Firstly the 2mm scale 04, mentioned before in the blog. This is a Farish model, which has 2mm scale wheels fitted to it (modified 2mm Scale Association castings and I have a lathe!). It finally has the coupler fitted to the front and it works nicely.
I did encounter a couple of problems along the way, one magnetic and one software.
The magnetic problem is quite simple - the Farish motor is in the bonnet, so near the front of the loco there is some magnetic field from the motor. This proved enough to just cause the magnet in the coupler to "stick" in the open position. The eventual solution was a larger counterweight on the shaft. Video below shows operation, and the counterweight. The filling of the big gap in the bufferbeam is not yet complete.
The software problems were a bit more fraught, its yet another undocumented feature/bug in CT decoders. Without getting too far into CV numbers, it revolves around CV152 and CV153 in decoders with version 56 (DCX74) or 59 (DCX75) firmware (might be other numbers below 59 as well). In theory those CV's specify the output wire to activate during an uncoupling sequence. A value of "2" works correctly for the white wire. The documentation (German language versions) say its a "bitwise" allocation, so in theory "4" would work for the yellow wire.
Yellow does not respond to a value of "4". However, a value of "1" does work for Yellow, but with a minor glitch.... If the loco is set for Yellow at one end, and White at the other, then the sequence to operate White will also cause Yellow to momentarily activate whiles the loco changes direction. Its not a massive issue, but it might cause some systems to disconnect unintentionally whilst operating the uncoupler at the other end of the loco.
In the end, I rewired the loco so that both coils are in series, rather than independent function outputs. With the rotating action, the "wrong" end will uncouple and re-couple, so there is no disadvantage from operating both together, and arguably a little bit of wiring simplification.
Further bench testing has shown that a version 66 decoder (DCX74) has yet another change to CV152/153, which looks like a bug fix. The values are now "White=1" and "Yellow=2" (logical!) and the behaviour is correct at both ends. For testing, I use a home made decoder tester, which is a collection of LEDs and resistors connected to a small screw terminal block. The decoder motor and function leads can be connected to these, the decoder red/black go via crocodial clips to the command station/programmer. In my case a Sprog which is driven from my computer using JMRI. Using JMRI its quick to flip between different CV settings and observe the results.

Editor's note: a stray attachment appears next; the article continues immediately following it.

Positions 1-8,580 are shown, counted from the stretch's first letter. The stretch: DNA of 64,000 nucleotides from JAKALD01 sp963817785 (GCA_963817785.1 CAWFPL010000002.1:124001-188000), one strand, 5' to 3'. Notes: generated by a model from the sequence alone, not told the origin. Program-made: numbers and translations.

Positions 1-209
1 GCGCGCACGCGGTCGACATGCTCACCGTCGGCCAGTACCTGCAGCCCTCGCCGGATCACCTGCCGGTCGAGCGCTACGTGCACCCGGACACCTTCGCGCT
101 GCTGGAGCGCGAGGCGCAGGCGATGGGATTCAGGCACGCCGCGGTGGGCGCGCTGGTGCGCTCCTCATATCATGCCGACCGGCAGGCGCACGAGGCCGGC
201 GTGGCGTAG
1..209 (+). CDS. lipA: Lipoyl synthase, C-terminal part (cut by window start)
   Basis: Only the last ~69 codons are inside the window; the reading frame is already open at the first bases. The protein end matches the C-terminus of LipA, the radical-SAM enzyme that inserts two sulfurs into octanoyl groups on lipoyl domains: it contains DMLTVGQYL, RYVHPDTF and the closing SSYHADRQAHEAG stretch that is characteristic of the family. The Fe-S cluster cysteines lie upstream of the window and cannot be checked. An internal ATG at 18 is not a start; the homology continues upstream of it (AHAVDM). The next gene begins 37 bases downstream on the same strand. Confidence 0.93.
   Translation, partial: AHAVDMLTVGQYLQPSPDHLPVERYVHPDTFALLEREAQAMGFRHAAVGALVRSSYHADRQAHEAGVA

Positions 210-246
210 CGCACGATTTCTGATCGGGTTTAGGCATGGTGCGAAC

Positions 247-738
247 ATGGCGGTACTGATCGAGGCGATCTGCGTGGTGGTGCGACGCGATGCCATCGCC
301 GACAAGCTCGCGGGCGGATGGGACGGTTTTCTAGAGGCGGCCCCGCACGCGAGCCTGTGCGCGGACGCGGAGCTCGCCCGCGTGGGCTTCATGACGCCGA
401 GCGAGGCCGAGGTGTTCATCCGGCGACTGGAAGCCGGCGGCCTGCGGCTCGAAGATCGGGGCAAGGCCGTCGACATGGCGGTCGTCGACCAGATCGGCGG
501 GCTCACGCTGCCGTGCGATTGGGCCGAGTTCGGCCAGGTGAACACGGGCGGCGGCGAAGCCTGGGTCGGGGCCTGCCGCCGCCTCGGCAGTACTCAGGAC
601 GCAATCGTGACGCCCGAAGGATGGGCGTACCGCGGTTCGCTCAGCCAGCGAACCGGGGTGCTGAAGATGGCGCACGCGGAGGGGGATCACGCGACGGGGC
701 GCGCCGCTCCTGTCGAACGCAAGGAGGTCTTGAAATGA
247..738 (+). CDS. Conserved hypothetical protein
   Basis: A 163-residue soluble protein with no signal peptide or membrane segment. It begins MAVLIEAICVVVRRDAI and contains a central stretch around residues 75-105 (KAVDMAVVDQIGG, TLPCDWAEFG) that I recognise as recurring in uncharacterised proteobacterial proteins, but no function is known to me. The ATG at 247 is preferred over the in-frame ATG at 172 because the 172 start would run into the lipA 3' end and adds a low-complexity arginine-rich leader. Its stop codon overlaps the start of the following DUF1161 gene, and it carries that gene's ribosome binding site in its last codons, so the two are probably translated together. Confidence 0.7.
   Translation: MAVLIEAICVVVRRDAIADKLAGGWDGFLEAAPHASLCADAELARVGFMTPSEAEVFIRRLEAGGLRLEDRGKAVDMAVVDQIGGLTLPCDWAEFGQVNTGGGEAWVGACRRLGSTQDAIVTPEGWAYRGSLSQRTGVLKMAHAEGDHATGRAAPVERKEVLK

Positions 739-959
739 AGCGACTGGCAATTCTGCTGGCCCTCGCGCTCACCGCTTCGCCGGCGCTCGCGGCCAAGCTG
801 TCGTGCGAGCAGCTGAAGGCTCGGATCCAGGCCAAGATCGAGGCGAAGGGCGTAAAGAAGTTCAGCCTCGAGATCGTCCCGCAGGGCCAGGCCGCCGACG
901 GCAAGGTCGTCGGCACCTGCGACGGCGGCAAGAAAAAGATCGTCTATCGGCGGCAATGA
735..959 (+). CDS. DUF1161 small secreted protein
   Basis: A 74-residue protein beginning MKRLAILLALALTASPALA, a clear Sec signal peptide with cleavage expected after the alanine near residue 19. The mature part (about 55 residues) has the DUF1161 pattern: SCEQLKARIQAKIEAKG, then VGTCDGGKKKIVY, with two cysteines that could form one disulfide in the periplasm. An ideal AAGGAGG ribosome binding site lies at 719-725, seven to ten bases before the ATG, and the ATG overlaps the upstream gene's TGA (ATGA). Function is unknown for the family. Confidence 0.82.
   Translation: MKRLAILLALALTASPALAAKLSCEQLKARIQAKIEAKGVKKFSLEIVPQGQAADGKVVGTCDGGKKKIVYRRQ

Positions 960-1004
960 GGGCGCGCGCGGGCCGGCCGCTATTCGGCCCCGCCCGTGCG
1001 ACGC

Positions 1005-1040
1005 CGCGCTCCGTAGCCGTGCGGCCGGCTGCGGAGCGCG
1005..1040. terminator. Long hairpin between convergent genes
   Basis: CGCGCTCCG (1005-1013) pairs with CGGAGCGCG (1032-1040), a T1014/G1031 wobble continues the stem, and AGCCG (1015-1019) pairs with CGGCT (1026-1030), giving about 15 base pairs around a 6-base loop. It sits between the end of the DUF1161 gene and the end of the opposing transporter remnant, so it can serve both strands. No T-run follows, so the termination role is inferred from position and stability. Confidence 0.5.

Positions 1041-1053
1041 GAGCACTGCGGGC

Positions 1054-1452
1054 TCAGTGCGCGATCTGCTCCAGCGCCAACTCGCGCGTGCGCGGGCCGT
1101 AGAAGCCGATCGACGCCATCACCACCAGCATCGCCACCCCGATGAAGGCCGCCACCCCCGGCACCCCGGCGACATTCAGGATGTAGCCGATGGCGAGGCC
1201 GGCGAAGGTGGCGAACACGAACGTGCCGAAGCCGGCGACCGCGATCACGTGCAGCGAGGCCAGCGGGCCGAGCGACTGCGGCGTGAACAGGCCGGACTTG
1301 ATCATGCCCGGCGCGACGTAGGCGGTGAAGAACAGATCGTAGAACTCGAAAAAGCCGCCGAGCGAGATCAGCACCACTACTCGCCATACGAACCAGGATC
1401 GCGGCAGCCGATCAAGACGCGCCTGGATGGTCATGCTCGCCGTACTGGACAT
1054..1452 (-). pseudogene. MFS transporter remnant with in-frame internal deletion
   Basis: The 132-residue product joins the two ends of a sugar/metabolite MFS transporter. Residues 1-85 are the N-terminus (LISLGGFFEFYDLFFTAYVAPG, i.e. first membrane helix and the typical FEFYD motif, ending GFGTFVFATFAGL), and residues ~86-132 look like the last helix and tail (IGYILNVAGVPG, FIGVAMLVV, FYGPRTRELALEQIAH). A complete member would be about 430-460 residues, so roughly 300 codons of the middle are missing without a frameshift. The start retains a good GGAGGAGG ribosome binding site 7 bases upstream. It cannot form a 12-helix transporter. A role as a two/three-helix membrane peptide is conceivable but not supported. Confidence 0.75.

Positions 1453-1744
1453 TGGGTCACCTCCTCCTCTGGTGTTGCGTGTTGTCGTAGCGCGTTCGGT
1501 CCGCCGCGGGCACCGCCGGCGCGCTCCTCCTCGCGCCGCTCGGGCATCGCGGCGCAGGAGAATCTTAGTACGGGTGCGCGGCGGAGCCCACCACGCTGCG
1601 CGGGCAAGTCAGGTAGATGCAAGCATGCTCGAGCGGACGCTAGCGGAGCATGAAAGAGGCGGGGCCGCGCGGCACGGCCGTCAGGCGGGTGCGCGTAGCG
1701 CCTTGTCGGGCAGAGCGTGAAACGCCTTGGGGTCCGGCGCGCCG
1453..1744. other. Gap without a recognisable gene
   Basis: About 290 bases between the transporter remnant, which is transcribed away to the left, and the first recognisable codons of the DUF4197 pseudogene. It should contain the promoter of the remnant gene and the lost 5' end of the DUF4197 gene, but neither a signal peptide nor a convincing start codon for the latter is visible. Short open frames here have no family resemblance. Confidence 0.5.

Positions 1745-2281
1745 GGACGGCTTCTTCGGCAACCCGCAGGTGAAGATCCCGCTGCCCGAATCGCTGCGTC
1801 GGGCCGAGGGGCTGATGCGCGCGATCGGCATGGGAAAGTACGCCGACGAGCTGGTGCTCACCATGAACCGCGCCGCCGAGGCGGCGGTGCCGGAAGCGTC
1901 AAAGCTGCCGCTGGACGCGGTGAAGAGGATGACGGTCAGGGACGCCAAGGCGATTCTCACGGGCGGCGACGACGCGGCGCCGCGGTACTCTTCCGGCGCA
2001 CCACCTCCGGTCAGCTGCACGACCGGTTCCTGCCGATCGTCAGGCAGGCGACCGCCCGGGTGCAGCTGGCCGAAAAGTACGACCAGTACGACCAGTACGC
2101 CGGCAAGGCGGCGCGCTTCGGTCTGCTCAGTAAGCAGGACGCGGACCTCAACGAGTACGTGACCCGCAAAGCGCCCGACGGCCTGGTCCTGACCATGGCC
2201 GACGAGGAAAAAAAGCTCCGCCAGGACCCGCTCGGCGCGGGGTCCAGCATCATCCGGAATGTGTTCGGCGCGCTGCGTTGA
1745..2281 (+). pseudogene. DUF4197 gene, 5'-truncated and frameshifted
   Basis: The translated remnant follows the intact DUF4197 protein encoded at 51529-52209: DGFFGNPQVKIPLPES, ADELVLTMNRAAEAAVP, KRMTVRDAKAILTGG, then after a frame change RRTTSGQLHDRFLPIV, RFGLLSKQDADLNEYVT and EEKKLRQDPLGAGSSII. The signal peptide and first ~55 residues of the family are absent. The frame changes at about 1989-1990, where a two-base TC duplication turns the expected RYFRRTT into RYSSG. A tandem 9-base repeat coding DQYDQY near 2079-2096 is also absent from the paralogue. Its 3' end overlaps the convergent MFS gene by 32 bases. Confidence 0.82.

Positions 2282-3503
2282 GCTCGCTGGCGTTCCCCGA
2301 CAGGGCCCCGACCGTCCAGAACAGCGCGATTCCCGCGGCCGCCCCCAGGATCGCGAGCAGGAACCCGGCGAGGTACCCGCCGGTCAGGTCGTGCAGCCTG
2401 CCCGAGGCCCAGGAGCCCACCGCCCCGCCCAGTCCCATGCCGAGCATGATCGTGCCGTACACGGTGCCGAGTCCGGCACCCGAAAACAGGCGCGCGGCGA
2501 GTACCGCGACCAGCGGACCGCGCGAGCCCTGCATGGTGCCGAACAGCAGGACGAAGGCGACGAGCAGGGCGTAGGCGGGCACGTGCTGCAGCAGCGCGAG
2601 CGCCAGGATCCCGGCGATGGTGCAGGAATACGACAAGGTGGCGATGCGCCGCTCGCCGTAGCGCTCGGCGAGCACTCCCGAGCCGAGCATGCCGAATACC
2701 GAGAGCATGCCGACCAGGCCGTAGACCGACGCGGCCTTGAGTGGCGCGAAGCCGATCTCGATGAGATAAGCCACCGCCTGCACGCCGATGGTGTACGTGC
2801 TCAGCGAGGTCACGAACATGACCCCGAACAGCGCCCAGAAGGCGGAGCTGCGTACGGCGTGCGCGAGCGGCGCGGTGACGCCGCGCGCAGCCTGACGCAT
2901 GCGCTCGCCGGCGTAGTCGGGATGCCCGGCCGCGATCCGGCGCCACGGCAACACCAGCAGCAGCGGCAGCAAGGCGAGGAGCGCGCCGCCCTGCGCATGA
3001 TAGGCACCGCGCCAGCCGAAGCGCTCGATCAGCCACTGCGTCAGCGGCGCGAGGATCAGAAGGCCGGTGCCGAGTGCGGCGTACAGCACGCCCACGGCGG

So, to the recommendation for anyone else trying this stuff; if using a CT decoder, check how CV152/153 works in advance for your firmware. If in doubt, use the White output wire.
I'd like to see reports from others using the CT decoder and CV152/153; what happens with your decoder, what is its version number. It will help with development of the JMRI decoder definition files.
Tuesday, 3 March 2009
The pictures in this post illustrate the use of the commercial Plantraco coils inside a scalefour L&Y electric loco (another High Level kit). I've used two slightly different arrangements, partly because of interior clearance issues, and partly to try out the options.
The first shows the coil mounted on a cylinder. This proved to be fairly troublesome to make, and I probably won't repeat the exercise.
The second shows a more normal "hinged flap" arrangement, similar to that on my 2mm scale Class 04. This was much simpler to build, and is the basis of a prototype etched component. The "nose" sticking out is a piece of lead which ensures the flap falls when the current is turned off, and the horizontal wire at the top limits rotation to 90 degrees.
The loco isn't finished yet; lots of details to add, and I want to make sprung buffers and other extras which require work on the lathe. So video in operation will be a while coming. But it does all work, the couplers are wired in series to a single function output of a Zimo MX620 chip. The chip is in a paper sleeve below the motor. Both couplers rotate 90 degrees, which is far more than I need to release an Alex Jackson. The Alex Jackson's will be fitted onto the outputs of the mechanisms with a bit of fine bore tube.